[Skip to Content]
[Skip to Content Landing]
June 1987

A Complication Using a Crawford Hook

Author Affiliations

Los Angeles

Arch Ophthalmol. 1987;105(6):746. doi:10.1001/archopht.1987.01060060024014

This article is only available in the PDF format. Download the PDF to view the article, as well as its associated figures and tables.


To the Editor.  —We recently treated a 65-year-old woman by performing full-thickness block excision of a basal cell carcinoma of the left medial lower eyelid and reconstruction with a semicircular cheek flap. As a part of the procedure, the left lacrimal drainage system was intubated with 0.64-cm silicone tubing attached to Crawford probes. A relatively new Crawford hook was used to retrieve the tip of the Crawford probes from the nose, which had been previously packed with 4% cocaine hydrochloride. On retrieval of one of the probes, a portion of the Crawford hook fractured from the end of the instrument (Figure). The broken piece was not recovered from the nose or oropharynx, and the patient experienced no ill effects. A roentgenographic examination was not performed.This case exemplifies a complication from the use of a Crawford hook, even though no ill effects occurred. We assume the patient swallowed the metal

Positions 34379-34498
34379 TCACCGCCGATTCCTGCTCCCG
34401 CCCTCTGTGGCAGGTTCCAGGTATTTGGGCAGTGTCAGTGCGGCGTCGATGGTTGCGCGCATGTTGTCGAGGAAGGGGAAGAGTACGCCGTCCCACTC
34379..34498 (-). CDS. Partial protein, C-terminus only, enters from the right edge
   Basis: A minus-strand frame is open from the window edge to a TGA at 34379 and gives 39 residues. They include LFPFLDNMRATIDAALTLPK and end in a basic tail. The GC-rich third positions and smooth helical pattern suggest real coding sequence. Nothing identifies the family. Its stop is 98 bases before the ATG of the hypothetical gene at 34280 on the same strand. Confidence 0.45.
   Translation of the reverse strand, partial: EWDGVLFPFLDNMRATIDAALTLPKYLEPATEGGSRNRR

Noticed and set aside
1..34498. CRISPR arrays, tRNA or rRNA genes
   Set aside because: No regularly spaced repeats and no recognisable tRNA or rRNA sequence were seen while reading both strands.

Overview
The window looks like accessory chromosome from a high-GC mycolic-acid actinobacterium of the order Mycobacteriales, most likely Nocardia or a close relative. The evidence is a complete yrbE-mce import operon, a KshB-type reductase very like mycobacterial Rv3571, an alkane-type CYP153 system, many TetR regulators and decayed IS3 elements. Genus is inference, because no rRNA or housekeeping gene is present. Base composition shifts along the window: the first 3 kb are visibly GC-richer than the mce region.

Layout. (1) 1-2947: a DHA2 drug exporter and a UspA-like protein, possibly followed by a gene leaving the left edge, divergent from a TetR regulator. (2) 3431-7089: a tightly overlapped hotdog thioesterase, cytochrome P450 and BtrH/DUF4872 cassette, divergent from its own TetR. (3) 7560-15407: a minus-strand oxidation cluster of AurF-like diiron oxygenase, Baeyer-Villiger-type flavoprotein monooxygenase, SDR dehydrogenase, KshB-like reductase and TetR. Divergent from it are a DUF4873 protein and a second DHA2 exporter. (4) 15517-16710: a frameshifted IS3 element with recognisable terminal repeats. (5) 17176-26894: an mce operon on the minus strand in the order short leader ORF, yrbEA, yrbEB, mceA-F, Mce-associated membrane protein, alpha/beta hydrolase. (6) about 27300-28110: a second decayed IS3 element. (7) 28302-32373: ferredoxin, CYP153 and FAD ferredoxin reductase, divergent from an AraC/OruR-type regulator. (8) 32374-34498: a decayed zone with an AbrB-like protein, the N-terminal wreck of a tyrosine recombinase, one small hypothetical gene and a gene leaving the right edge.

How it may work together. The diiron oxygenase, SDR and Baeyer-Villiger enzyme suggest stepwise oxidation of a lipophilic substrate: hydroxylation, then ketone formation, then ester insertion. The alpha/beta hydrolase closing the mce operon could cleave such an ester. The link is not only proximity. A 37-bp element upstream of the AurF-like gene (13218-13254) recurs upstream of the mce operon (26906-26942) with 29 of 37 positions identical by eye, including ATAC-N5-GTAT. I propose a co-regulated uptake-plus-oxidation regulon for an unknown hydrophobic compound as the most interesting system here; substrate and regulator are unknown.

First Page Preview View Large
First page PDF preview
First page PDF preview